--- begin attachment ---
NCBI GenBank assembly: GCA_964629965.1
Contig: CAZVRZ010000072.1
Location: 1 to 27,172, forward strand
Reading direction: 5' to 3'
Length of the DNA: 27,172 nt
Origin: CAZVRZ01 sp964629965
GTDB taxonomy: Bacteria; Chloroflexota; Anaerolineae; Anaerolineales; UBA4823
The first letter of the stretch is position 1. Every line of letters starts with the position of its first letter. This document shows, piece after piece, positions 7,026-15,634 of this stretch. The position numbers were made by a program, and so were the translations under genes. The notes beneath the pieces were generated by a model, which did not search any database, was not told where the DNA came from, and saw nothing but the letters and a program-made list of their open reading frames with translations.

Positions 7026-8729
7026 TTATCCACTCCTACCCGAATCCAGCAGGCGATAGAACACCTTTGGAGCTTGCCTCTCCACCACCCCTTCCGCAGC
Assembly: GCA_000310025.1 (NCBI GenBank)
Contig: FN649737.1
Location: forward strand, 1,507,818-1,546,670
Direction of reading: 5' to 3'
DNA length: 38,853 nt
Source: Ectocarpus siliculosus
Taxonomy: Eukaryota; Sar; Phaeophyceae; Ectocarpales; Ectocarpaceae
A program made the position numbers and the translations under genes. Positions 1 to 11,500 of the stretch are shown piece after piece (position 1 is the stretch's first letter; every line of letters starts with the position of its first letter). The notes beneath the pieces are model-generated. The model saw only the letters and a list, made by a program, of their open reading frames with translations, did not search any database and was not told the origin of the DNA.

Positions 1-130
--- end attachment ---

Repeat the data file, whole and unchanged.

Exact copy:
NCBI GenBank assembly: GCA_964629965.1
Contig: CAZVRZ010000072.1
Location: 1 to 27,172, forward strand
Reading direction: 5' to 3'
Length of the DNA: 27,172 nt
Origin: CAZVRZ01 sp964629965
GTDB taxonomy: Bacteria; Chloroflexota; Anaerolineae; Anaerolineales; UBA4823
The first letter of the stretch is position 1. Every line of letters starts with the position of its first letter. This document shows, piece after piece, positions 7,026-15,634 of this stretch. The position numbers were made by a program, and so were the translations under genes. The notes beneath the pieces were generated by a model, which did not search any database, was not told where the DNA came from, and saw nothing but the letters and a program-made list of their open reading frames with translations.

Positions 7026-8729
7026 TTATCCACTCCTACCCGAATCCAGCAGGCGATAGAACACCTTTGGAGCTTGCCTCTCCACCACCCCTTCCGCAGC
Assembly: GCA_000310025.1 (NCBI GenBank)
Contig: FN649737.1
Location: forward strand, 1,507,818-1,546,670
Direction of reading: 5' to 3'
DNA length: 38,853 nt
Source: Ectocarpus siliculosus
Taxonomy: Eukaryota; Sar; Phaeophyceae; Ectocarpales; Ectocarpaceae
A program made the position numbers and the translations under genes. Positions 1 to 11,500 of the stretch are shown piece after piece (position 1 is the stretch's first letter; every line of letters starts with the position of its first letter). The notes beneath the pieces are model-generated. The model saw only the letters and a list, made by a program, of their open reading frames with translations, did not search any database and was not told the origin of the DNA.

Positions 1-130